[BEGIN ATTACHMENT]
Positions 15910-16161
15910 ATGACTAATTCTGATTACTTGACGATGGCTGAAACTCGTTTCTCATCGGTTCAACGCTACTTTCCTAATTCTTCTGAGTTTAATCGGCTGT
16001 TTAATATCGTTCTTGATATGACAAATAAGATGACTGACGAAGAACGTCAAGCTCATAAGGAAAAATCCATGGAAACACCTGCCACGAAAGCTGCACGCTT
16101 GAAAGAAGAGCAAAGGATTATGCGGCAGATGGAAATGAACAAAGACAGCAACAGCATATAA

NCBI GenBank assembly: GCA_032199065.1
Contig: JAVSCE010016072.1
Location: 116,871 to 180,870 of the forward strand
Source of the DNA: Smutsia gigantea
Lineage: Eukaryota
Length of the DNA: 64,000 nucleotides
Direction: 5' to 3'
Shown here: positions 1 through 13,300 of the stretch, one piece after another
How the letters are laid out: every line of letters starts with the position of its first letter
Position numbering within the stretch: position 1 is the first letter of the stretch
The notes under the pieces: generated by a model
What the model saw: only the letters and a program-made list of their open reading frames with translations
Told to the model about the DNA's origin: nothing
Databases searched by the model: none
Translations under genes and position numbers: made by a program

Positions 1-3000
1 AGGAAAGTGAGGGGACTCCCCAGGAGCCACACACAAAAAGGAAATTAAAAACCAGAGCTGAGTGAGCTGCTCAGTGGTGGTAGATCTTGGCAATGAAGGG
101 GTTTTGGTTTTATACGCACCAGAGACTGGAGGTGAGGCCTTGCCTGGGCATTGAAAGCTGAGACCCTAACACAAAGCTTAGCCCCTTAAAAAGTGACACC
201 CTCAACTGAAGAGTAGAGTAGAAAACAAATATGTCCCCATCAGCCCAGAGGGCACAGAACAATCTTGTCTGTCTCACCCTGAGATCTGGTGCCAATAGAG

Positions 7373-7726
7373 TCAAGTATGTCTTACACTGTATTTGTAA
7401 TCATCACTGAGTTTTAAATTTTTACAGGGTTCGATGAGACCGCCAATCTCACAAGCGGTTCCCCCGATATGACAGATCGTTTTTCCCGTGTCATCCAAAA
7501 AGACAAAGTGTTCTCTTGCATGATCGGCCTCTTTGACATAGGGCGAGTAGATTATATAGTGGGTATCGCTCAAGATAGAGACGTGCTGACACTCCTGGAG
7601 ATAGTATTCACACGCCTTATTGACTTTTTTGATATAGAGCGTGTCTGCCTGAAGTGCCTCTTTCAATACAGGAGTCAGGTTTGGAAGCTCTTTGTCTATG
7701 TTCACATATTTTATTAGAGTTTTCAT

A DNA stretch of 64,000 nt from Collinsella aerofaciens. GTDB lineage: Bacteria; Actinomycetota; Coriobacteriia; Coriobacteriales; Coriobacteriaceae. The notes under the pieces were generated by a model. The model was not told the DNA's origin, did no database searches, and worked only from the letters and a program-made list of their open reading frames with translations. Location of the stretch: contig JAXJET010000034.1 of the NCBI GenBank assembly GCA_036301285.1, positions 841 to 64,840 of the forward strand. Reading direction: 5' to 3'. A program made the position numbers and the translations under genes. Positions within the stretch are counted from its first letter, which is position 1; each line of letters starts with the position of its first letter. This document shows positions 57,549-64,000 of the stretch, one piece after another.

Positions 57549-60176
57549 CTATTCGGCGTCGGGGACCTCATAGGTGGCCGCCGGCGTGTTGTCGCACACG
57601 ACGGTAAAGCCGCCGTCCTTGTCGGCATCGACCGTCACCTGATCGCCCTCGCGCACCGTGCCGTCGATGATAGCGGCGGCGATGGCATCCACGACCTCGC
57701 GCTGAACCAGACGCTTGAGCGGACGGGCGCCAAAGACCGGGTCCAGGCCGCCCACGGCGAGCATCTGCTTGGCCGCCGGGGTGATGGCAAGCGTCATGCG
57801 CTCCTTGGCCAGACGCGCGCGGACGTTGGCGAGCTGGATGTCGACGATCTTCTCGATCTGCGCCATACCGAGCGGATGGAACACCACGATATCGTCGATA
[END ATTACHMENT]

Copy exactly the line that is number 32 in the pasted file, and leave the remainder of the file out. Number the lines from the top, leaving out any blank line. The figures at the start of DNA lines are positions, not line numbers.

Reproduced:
57549 CTATTCGGCGTCGGGGACCTCATAGGTGGCCGCCGGCGTGTTGTCGCACACG